George Washington Papers

Tobias Lear to Alexander Robertson, 16 December 1792

Tobias Lear to Alexander Robertson

Philada 16th December 1792.


Your Letter to the President of the United States dated the 4th of November, did not get to his hands ‘till a few days ago;1 and in reply thereto the President commands me to inform you, that it is not at present in his power to give a decided answer to the request which you make for him to employ your brother in the management of one of his farms. Even if he was in immediate want of such a person as you describe your brother to be, it would be necessary to have certain points settled previous to his giving him encouragement to come over—such as, complete evidence of his being well qualified to manage the affairs of a farm in this Country, which is different from the management of a farm in England, & especially where the labour is performed by blacks: and a knowledge of the terms upon which your brother would be willing to engage in this business. But as the President has not immediate occasion for the services of such a person he can only observe, that the usual mode of engaging overseers of farms & plantations in Virginia where his Estate lays, is to give them a share of the Crop as a compensation for their services—for instance, if there should be on a plantation ten working hands—the crop is divided into eleven shares, one of which belongs to the Overseer: if a greater or less number of hands is employed, the Overseer’s share is in proportion thereto. But the President having deviated from the common mode of cultivation practiced in that part of the Country, has been under the necessity of paying his overseers annual wages instead of giving them a share of the Crop; and the wages given to those whom he employs, as well as by other gentlemen in his vicinity who give annual wages instead of a share to the Overseer, vary from 80 to 130 Dollar year, according to the extent of the farm to be superintended, & the skill of the person in managing the business of it. to these wages are added, a comfortable dwelling House on the farm, and a stipulated quantity of provisions, adequate to the support of the Overseer. In mentioning these terms, it must be observed that the President speaks only of his own Estate, & those in it’s neighbourhood where he has had an opportunity of knowing the terms upon which Overseers are engaged on them. What may be given in other parts of the Country he cannot tell; & as the skill which you say your brother possesses in gardening & surveying, would not be likely to be called into exercise in overlooking such farms as the President’s, they could not be taken into the account in making a compensation for his services as an Overseer; but if they were found useful to a person who might employ him, in conjunction with his duties as Overseer or Manager, an extra compensation wou’d undoubtedly be made for them. I am Sir &c.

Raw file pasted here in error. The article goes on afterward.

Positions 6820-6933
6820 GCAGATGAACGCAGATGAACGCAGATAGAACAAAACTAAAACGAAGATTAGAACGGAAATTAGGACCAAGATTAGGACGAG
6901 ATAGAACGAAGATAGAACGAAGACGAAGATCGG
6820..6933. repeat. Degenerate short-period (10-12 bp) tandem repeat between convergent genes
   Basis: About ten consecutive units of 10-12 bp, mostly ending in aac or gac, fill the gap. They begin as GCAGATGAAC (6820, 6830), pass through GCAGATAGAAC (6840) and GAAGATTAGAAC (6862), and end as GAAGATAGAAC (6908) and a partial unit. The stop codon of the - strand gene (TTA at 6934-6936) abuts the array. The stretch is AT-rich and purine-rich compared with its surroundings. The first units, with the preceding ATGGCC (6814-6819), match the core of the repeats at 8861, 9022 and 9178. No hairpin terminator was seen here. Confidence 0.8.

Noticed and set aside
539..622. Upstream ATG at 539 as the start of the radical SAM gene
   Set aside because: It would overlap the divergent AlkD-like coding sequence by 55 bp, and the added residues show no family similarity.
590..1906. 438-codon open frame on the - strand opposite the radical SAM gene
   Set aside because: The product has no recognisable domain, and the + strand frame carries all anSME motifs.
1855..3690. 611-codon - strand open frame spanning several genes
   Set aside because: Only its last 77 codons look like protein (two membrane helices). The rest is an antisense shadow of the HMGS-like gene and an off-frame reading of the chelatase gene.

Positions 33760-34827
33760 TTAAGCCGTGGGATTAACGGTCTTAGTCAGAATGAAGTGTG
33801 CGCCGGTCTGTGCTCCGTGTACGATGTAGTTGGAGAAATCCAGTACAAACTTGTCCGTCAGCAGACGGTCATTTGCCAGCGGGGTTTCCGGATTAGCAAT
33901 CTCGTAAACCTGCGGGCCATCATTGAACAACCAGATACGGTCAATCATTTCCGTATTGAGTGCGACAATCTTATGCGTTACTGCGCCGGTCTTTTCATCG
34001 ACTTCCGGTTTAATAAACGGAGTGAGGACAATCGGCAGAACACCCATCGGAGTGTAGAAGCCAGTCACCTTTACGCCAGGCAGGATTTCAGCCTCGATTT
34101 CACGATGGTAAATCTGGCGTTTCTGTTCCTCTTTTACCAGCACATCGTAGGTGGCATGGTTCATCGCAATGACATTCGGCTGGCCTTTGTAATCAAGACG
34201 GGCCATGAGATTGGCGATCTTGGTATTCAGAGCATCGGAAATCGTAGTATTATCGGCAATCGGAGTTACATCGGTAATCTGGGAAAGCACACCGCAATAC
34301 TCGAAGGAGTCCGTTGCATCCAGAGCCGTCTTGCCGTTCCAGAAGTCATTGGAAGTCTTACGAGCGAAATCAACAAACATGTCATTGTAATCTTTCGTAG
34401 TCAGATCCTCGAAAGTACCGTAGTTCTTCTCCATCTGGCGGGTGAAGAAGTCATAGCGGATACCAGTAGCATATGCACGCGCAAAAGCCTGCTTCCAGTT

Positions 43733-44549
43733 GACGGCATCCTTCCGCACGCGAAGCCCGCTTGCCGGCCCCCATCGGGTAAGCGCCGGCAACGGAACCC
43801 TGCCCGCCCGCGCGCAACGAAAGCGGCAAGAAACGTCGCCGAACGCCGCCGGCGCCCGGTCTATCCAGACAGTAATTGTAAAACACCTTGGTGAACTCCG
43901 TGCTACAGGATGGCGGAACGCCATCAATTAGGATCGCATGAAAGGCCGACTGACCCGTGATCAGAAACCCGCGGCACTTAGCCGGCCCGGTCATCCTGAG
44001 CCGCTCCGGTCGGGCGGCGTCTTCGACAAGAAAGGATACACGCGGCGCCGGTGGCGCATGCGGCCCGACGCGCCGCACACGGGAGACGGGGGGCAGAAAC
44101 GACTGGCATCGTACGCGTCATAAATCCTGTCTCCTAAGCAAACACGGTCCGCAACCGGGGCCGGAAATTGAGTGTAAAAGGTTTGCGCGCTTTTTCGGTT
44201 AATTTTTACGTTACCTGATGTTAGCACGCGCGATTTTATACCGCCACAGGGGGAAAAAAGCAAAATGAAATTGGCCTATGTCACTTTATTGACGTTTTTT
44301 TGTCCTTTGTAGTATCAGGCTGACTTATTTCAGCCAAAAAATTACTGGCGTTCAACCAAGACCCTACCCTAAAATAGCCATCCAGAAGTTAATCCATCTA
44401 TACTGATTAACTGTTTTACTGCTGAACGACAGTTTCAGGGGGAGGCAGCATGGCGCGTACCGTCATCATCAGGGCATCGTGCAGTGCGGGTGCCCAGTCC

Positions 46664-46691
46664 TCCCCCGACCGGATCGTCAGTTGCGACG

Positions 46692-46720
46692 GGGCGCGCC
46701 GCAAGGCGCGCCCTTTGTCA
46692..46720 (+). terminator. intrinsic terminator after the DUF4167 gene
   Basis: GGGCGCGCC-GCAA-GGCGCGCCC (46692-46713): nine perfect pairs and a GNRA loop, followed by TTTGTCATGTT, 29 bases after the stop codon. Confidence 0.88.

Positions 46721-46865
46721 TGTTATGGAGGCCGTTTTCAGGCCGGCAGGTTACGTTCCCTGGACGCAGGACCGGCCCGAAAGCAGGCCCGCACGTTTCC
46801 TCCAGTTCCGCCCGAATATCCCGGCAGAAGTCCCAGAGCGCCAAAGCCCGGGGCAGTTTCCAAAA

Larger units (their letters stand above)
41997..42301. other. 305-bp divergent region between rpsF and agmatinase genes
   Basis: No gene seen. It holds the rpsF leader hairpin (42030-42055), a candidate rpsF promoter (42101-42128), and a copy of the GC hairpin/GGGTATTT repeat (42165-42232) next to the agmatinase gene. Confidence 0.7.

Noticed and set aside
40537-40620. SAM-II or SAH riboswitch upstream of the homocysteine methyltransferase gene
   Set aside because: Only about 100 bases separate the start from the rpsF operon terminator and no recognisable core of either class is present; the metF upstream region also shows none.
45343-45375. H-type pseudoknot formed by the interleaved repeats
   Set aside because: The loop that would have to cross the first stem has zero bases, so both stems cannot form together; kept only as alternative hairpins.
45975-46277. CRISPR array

Tobias Lear.

LB, DLC:GW. This document was entered in the letter book under the heading: “Mr Alexander Robertson—Morristown, Nw Jersey.”

1Robertson’s letter to GW of 4 Nov. has not been found.

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